Small Dense Low-Density Lipoprotein Cholesterol and Carotid Intimal Medial Thickness Progression.

Research paper by Hiroaki H Ikezaki, Norihiro N Furusyo, Yuya Y Yokota, Masumi M Ai, Bela F BF Asztalos, Masayuki M Murata, Jun J Hayashi, Ernst J EJ Schaefer

Indexed on: 14 Apr '20Published on: 14 Apr '20Published in: Journal of atherosclerosis and thrombosis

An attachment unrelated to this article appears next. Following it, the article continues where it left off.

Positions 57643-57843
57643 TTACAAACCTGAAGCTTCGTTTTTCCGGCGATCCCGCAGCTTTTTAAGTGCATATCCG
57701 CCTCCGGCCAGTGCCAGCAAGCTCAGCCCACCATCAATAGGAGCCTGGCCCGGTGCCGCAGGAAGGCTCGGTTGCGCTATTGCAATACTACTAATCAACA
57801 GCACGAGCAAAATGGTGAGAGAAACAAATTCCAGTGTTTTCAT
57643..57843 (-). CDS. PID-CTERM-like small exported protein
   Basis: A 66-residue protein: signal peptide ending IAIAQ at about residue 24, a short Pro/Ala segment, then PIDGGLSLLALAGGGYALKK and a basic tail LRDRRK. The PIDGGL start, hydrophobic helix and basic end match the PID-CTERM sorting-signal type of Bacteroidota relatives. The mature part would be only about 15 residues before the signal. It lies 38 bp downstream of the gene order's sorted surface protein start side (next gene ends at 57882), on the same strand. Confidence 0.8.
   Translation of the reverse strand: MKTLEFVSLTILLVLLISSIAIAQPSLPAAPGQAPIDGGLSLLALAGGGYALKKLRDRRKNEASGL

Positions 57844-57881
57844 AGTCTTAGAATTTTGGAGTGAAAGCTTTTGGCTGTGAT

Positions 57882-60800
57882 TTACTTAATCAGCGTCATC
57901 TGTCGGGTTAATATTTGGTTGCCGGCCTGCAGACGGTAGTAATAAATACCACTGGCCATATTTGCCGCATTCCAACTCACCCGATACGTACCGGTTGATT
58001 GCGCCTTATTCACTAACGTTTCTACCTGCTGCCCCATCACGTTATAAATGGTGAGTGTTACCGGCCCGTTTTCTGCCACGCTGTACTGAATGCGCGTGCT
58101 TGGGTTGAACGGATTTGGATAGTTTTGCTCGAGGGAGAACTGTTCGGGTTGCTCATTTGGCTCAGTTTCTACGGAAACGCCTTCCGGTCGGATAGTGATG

The association between small dense low-density lipoprotein cholesterol (sdLDL-C) levels and carotid intimal medial thickness (cIMT) progression has not been evaluated fully. We assessed specialized lipoproteins, including sdLDL-C, with regard to cIMT progression in a prospective observational study in Japan. Plasma total cholesterol, direct LDL-C, sdLDL-C, LDL-triglycerides (LDL-TG), high-density lipoprotein cholesterol (HDL-C), HDL2-C, HDL3-C, triglycerides, Lp(a), and adiponectin were measured in 2,030 men and women (median age 59 years, free of cardiovascular disease (CVD) and off cholesterol lowering medication). At both baseline and after a five-year follow-up, cIMT was assessed. Univariate, multivariate regression, and least square analyses were performed to examine the relationships between direct LDL-C, sdLDL-C, and other lipoproteins with cIMT progression. The median cIMT at baseline was 0.63 mm and five-year progression was 0.18 mm. After adjustment for standard CVD risk factors, including age, gender, systolic blood pressure, total cholesterol, HDL-C, smoking, diabetes, and hypertension treatment, only direct LDL-C, sdLDL-C, and the sdLDL-C/LDL-C ratio were associated with cIMT progression. Even in subjects with direct LDL-C <100 mg/dL, who were considered at low CVD risk, elevated sdLDL-C were associated with cIMT progression (P for trend=0.009) in a model with established CVD risk factors, although the sdLDL-C/LDL-C ratio did not. Those correlations did not change by including triglycerides as a controlling factor or excluding premenopausal women from the analyzed population. Small dense LDL-C has a stronger relationship with cIMT progression than LDL-C does; therefore, measuring sdLDL-C may allow for the formulation of optimal therapy for CVD prevention.